Rough grazing and common land
Rough grazing is the pasture resource that most closely corresponds to rangeland (the term rangeland is not widely used in the UK). For the purposes of definition rough grazing is classified as either in ‘sole rights/ sole ownership’ or as ‘common grazing’ but the situation is complex and both categories cover a range of vegetation types and types of utilisation.

In general terms rough grazing lands usually consist of grasses and related vegetation (e.g. dwarf shrub) that is agriculturally unimproved (or has undergone only minimal intervention) and that is of relatively low value in terms of the livestock numbers per hectare that can be supported. However, in terms of their area, rough grazings make an important contribution to the UK’s forage resources. Their strategic national agricultural importance lies in the fact that they provide grazing resources on land that has no other potential agricultural value, and in that they supply large numbers of lambs and also young cattle for fattening on better pastures elsewhere. Their value at a local scale arises from their association with improved land and thus the viability of farming structures within regions of marginal land. For example, in many upland and marginal areas, a typical livestock farm may consist of perhaps 20-50 ha of agriculturally improved grassland usually on the floor or lower sides of a valley (sometimes called in-bye land) which may be used for rearing spring lambs followed by mowing of forage for hay or silage. The utilisation of such land depends on the availability of additional grazing land for the remainder of the year, and an area of perhaps 100-200 ha of rough grazing on the same farm provides this resource, thus enabling a viable farming system to be maintained. In the more remote parts of the UK there are also entire farm holdings that consist wholly or mainly of rough grazing land. In some cases these can be relatively small, and in effect are part-time holdings, but are still of importance to the rural economy and to local agriculture. One category of note is that of crofting, a traditional form of land utilisation on poorer agricultural land in parts of Scotland (see www.scotland.gov.uk/Topics/Rural/Crofting/17096/7492).

Rough grazing vegetation communities
The types of vegetation that commonly occur on rough grazing land and their agricultural value depend on soil type, rainfall and management. Several broad types can be recognised (see Plate 7 and Figure 7), based on a dominance of Agrostis spp. and Festuca ovina on the better soils, Nardus stricta and Molinia caerulea on poorer wet acid soils, blanket bog (Sphagnum moss, Deschampsia flexuosa, Juncus spp. and Eriophorum vaginatum) on the poorest wet peaty sites, and heather (Calluna vulgaris) moorland on freely drained peaty podzols.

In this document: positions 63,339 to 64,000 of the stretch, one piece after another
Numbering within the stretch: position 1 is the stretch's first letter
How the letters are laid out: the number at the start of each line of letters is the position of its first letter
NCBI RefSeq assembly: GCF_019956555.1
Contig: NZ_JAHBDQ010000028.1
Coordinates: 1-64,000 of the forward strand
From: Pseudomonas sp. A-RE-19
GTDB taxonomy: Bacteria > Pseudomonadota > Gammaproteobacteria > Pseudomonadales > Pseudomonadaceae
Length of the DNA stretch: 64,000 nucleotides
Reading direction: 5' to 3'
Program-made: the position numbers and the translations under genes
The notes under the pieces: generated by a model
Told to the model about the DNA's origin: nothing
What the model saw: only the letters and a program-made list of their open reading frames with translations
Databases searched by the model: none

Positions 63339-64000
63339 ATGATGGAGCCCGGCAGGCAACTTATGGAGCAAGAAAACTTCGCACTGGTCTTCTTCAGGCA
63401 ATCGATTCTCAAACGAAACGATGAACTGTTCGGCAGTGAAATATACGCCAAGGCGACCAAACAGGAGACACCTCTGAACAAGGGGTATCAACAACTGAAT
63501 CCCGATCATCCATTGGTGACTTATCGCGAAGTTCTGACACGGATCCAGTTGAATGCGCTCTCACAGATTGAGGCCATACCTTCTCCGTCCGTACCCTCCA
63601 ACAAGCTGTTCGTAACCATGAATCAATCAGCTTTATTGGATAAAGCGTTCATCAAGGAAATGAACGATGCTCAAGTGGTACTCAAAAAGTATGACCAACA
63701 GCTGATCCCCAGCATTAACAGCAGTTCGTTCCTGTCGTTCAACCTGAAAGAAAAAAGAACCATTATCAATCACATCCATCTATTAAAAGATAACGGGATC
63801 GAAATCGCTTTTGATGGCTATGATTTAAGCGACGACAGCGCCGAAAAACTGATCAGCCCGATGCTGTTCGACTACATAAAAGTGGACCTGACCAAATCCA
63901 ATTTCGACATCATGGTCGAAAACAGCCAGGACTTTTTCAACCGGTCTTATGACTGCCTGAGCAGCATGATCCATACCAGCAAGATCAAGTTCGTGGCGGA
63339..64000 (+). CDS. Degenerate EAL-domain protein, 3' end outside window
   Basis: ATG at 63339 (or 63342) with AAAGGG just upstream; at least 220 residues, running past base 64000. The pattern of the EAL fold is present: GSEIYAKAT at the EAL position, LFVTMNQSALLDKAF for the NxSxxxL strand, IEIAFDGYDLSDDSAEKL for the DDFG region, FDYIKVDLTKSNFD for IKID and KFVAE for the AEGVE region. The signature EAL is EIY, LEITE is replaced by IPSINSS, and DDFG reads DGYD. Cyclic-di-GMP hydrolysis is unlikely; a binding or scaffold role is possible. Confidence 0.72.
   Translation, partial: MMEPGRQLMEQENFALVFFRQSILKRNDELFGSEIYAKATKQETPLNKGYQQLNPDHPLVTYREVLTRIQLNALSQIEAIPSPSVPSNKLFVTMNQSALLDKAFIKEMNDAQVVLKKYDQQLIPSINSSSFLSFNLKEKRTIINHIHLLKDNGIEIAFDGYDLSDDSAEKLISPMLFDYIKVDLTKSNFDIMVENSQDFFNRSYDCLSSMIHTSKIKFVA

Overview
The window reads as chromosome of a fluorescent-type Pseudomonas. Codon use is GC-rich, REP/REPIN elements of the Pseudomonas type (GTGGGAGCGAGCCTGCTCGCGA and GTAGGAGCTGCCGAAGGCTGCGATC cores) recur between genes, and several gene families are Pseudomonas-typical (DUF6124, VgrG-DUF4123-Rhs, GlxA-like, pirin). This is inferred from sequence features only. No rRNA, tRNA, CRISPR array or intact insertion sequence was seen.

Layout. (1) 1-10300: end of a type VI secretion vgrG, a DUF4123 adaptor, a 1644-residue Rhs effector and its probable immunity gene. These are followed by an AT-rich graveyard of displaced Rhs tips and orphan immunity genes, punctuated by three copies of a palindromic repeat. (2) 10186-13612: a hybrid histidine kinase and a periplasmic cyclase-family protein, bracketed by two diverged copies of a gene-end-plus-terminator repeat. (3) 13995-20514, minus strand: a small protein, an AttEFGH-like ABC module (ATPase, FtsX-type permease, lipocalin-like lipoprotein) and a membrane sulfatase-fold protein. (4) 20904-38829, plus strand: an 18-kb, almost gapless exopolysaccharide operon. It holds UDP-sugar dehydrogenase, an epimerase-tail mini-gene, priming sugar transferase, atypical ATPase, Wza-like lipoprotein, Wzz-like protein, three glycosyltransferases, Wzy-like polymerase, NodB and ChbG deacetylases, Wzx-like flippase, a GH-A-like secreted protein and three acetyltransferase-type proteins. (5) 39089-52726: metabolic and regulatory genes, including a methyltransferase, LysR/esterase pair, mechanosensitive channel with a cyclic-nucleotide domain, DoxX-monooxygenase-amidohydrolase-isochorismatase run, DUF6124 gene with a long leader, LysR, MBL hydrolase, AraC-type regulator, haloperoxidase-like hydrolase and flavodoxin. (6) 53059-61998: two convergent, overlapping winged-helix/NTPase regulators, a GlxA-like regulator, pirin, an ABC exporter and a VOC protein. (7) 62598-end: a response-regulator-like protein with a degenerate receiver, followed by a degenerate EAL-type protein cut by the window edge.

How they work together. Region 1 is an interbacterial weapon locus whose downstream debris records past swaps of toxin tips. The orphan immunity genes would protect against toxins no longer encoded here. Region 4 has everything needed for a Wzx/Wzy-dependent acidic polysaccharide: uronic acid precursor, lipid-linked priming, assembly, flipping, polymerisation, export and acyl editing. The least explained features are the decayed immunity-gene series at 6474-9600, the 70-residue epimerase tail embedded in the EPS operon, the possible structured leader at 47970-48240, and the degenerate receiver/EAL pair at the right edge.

Agrostis-Festuca grazing land. This is the most valuable rough grazing type and occurs on the better drained brown earth soils and is responsive to improvement measures such as liming. Utilisable pasture production can be up to 4 t dry matter per ha and the feed value is also relatively good over 6-7 months of the year. In summer months a grazing stocking rate of 6-9 ewes per ha is possible. White clover and dicotyledons (herbs) can add to the feed value, though on wetter areas patches of rushes and sedges are common and reduce the overall feed value. Management problems include the potentially poisonous and highly invasive bracken fern (Pteridium aquilinum) which is a major weed of the better drained soils in both upland rough grazings and on lowland heaths.

Nardus stricta grazing land. This type of pasture is found on podsolic soils and poorly drained gley soils. It tends to be tussocky grassland with species such as Deschampsia flexuosa and Festuca ovina. Feed value and production can be reasonably good, but poorer than Agrostis-Festuca, and intake levels can be low especially when the proportion of Nardus is high (as tends to occur if grazing is by sheep only). A grazing stocking rate of 3-5 ewes per ha in the summer months is possible.

Molinia(purple moor-grass) grassland. This type predominates on peaty gley soils that are not well drained. Molinia caerulea is a tussocky grass that produces valuable forage in summer but sheds its leaves in autumn, and can produce 2-3 t per hectare of forage. Overgrazing can result in its reversion to Nardus grassland, so summer stocking rates would be less than 4 ewes per ha or the equivalent in cattle (1 per 2.5 ha).